Seven Last Words of the Unarmed

assembled by Joel Thompson

Officers, why do you have your guns out?       

What are you following me for?           

Mom, I’m going to college.   

I don’t have a gun. Stop shooting.                 

You shot me!                   

It’s not real.                 

I can’t breathe.–from the WQXR classical music blog by James Bennett II, where Bennett describes listening to a performance of the piece, “Seven Last Words of the Unarmed,” written in 2016, performed and recorded in 2017 by the Sphinx Symphony Orchestra and the University of Michigan’s Men’s Glee Club, conducted by Eugene Rogers. The link to the blog, which includes, a video of the recording, is below.

The above isn’t so much a “found” poem, since these seven sets of last words were selected and ordered by the composer. But it strikes me as a poem–terse, tragic, a cry for change.

The speakers of the Seven Last Words of the Unarmed, in order of appearance in the piece are:

1. Kenneth Chamberlain, 66, an ex-Marine, former corrections officer, shot in his home in White Plains, NY, in 2011.

2. Trayvon Martin, 16, shot in Sanford, Florida, in 2012.

3. Amadou Diallou, 23, shot in front of his apartment in the Bronx, NY, in 1999.

4. Michael Brown, 18, shot running away in Ferguson, Missouri, in 2014.

5. Oscar Grant, 22, shot in a San Francisco’s BART station in the early morning hours of New Year’s Day, 2009.

6. John Crawford, 22, shot holding an unpackaged  BB gun that he idly picked up from store shelves while talking on his cell phone in Dayton, Ohio, in 2014.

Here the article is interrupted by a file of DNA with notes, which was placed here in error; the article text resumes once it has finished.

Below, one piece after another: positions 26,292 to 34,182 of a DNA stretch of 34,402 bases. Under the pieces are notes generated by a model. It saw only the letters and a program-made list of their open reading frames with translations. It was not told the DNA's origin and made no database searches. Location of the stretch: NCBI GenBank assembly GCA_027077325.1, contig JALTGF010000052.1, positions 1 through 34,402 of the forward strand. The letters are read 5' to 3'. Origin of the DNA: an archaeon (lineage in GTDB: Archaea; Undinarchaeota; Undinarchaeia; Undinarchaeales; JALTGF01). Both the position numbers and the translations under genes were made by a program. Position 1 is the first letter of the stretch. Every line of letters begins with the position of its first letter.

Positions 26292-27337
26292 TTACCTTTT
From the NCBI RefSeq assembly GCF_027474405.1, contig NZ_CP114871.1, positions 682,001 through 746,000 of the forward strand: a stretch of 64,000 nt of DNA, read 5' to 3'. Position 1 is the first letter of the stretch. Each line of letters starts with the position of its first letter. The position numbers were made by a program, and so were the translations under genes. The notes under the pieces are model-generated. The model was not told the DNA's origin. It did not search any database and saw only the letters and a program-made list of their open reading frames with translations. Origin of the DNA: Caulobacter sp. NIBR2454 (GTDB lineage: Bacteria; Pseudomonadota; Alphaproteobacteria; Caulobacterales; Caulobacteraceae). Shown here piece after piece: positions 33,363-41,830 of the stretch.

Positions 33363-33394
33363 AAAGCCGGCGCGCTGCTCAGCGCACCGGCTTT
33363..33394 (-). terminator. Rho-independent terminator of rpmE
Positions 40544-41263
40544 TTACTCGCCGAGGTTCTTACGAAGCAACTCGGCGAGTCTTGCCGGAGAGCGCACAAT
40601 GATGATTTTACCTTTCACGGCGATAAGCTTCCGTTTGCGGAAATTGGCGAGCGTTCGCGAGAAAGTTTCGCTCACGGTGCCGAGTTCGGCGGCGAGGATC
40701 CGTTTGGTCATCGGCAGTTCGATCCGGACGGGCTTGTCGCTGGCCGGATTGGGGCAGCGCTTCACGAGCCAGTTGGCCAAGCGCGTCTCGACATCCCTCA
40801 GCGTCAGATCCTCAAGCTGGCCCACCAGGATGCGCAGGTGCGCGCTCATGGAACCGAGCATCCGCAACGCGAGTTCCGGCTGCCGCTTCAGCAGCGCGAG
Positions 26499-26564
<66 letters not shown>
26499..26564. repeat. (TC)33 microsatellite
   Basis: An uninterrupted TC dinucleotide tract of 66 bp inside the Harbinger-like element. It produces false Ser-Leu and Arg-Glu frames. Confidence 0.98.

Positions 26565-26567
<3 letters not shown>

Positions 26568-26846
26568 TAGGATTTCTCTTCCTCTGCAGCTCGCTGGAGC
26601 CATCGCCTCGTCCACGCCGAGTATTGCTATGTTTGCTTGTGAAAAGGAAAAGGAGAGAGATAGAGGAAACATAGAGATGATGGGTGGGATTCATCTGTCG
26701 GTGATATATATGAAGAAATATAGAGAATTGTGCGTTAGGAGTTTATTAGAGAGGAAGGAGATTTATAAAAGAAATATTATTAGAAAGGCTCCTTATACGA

7. Eric Garner, 43. killed while in an illegal choke hold while being arrested for selling loose cigarettes in Staten Island, NY, in 2014.

Anyone who follows the news can name more names–women are missing from this list, Breonna Taylor, 26, being among the most recent, shot during the execution of a no-knock search warrant in Louisville, KY in 2020. It doesn’t stop and won’t stop until we, as a people, insist it stop.

Read yesterday’s Thought. Thought of the Day (TOD) is selected by Rick Larios, Monday-Friday, minus public holidays and an arbitrarily chosen summer vacation. Saturday and Sunday, Stacey will be selecting TODs from the archives of past postings. Often, but not always, a comment comes with the quote. TOD originates as a personal email list-sharing and is further shared here with permission. A poem appears in full on Fridays; the copyright belongs to the poet and/or publisher. Buy poetry you like. It will be good for you, good for poets, and order from your local community bookstore and it will be good for them too.